Bartenders need to know how to use a variety of bar tools and barware when bartending. It doesn’t matter if you are stocking bar carts in your home or providing professional bars, it is important to understand the differences between basic cocktails glasses. Below is a list of common glasses that you will likely find in a well-stocked bar.
Beer glassYou can serve beer in different glasses, depending on what type it is. Professional and home bars have a tradition of using beer mugs and glasses. There are many types of beer glasses: standard pint glasses; pilsner glasses; and stein glasses.
Brandy snifter A brandy snifter consists of a glass with a narrow stem and a large bowl that the drinker can hold in their hands. The majority of stemmed glasses are designed to keep heat from transferring to the drinker’s hand, but the brandy snifter’s short stem is intended to do the opposite.
Champagne flutes: These are tall, slim stemware that is used to pour champagne or other sparkling wines. These glasses are used to prevent heat transfer from the hand to champagne, and to keep sparkling wines from going flat. Champagne flutes are the most common glass to serve sparkling wine. There are many champagne glasses, including champagne tulip or champagne saucers.
Collins glass. Collins glasses are tall, narrow glass that is used for mixed drinks. They are similar to highball glasses but are slightly taller and narrower. Collins glasses can be used to make a variety of mixed drinks. Included the Tom Collins Its name is derived from it.
Irish coffee glass. Traditional Irish coffee is served in thick, glass coffee mugs with sturdy handles to prevent the drinker from getting burned. Many Irish coffee glasses are curved to prevent toppings such as fizz and whipped cream from spilling.
Coupe glass: The champagne saucer is sometimes used interchangeably with the coupe. A wide-bowled stemmed wine used for drinking from plastic champagne flutes. Cocktails like the Sidecar are a great choice. And The Aviation.
Copper mug: Moscow Mules wouldn’t be Moscow Mules if they weren’t served in their iconic copper mug. Copper keeps the drink cool with its handle that curves outwards to stop heat transference.
Cordial glass, also known as a dessert glass, is designed to hold very little liquor. It’s usually used after-dinner drinks. The cordial glass is similar to a shot glass, but it has a stem and can hold only two ounces.
Highball glass: Highball glasses are tall and narrow glasses. They are shorter than Collins glasses and taller than rocks glasses. These glasses can be used to serve mixed drinks and spirits on the rocks.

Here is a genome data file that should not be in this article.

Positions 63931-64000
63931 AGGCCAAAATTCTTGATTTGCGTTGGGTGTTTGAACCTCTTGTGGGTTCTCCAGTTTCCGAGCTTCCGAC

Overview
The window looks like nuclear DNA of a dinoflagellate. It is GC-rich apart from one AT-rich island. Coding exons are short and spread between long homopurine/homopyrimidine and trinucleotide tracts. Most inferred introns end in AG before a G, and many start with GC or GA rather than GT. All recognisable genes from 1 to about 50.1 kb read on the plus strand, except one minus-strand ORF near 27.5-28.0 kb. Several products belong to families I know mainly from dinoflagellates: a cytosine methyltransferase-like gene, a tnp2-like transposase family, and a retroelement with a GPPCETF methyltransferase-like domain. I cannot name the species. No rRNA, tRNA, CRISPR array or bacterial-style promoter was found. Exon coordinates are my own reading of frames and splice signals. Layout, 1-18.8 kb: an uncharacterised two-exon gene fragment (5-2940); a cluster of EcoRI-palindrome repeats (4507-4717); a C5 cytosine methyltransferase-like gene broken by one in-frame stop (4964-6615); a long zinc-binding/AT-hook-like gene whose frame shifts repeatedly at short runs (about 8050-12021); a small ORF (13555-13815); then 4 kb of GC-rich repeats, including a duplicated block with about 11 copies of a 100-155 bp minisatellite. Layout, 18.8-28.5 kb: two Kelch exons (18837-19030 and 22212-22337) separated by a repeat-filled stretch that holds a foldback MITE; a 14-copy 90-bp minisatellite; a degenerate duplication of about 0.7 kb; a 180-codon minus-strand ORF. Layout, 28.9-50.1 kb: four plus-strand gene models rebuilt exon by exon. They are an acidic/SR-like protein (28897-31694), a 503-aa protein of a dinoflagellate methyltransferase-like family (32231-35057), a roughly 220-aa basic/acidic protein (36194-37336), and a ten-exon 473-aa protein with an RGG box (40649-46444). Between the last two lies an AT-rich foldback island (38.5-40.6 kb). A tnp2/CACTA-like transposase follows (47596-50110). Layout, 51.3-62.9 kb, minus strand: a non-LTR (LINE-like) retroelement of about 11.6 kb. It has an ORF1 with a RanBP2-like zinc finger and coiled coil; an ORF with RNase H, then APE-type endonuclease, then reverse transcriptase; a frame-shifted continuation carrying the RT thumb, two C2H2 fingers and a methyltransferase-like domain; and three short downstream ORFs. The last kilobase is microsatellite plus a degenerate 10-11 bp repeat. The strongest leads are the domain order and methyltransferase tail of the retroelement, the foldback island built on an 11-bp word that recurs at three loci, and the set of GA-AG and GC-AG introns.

Hurricane glass: Hurricane glasses: These are flamboyantly shaped glass that has an arcing curvature. They can hold up to 20 ounces of liquid.
Julep cup: Tin or silver cup made specifically for Mint Julep. A Julep glass is designed to protect Mint Julep’s shaved Ice from the heat of spring Kentucky Derby days.
Margarita glass: Margarita glasses have a wide bowl and are shaped like a stemmed glass. They can hold iced Margaritas or blended Margaritas.
Martini glass martini glasses are a classic cocktail glassware item since the early 1900s when they were created as an alternative to the coupe. Martini glasses are classic cocktail glasses. Most home bars have a Martini set for mixing mixed drinks such as Manhattans and Martinis.
Nick & Nora glass: Nick & Nora glasses, modern versions of the coupe are more bell-shaped than a standard coupe.
Red wine glass standard red wine glasses are designed to showcase the bold aromas and flavors of red wines. They have a wide bowl that allows the wine’s aromas to reach the nose and mouth.
Rocks glass rocks glasses set is an essential part of any home bar. There are two types of rocks glasses: single and double. Both are sturdy and small, but the double is slightly more robust than the single. You can use rocks glasses to serve spirits straight or on the rocks. Cocktails like the Old Fashioned.
Glencairn whisky glass these glasses were originally created by the Glencairn distillery, Scotland. They are now the standard for Scotch whisky glasses. These glasses are shaped like a Tulip with a broad base that curves up to a narrower crown.
White wine glass white wine glasses are very similar to red wine glasses, but they are slightly smaller because lighter tastes and smells require less space to mix and air.
How to choose the right cocktail glasses
Every type of cocktail glass is not necessary for every home bar. When choosing the right glasses for your bar, there are many things to consider:
- CostDrinking glasses and cocktail glasses can be quite expensive. Start small if you are new to mixology. Then, expand your collection as you go.
- Use it quickly- Some cocktail glasses are easier to clean than others. You might consider which glass is more durable when choosing between a regular Martini glass or a stemless Martini.
- Cocktail glasses are less fragile than other kitchen essentials, such as stainless steel cookware and ceramic plates. When shopping for glasses, be sure to look out for dishwasher-safe labels and sturdy glasses.
- Space You might consider reducing the number of stemmed glasses and tumblers you buy if you have a small bar or home bar. You should consider how much shelving you need to store your glassware. Also, think about whether you will need additional space for flatware, dinnerware, or other essentials in the kitchen.
- Different types of drinks before you rush to stock up on specialty cocktail glasses are, think about what kinds of drinks you are likely to make. You have the right equipment. Before you buy the right glassware, make sure you have bar tools such as strainers, cocktail shakers, and cutting boards.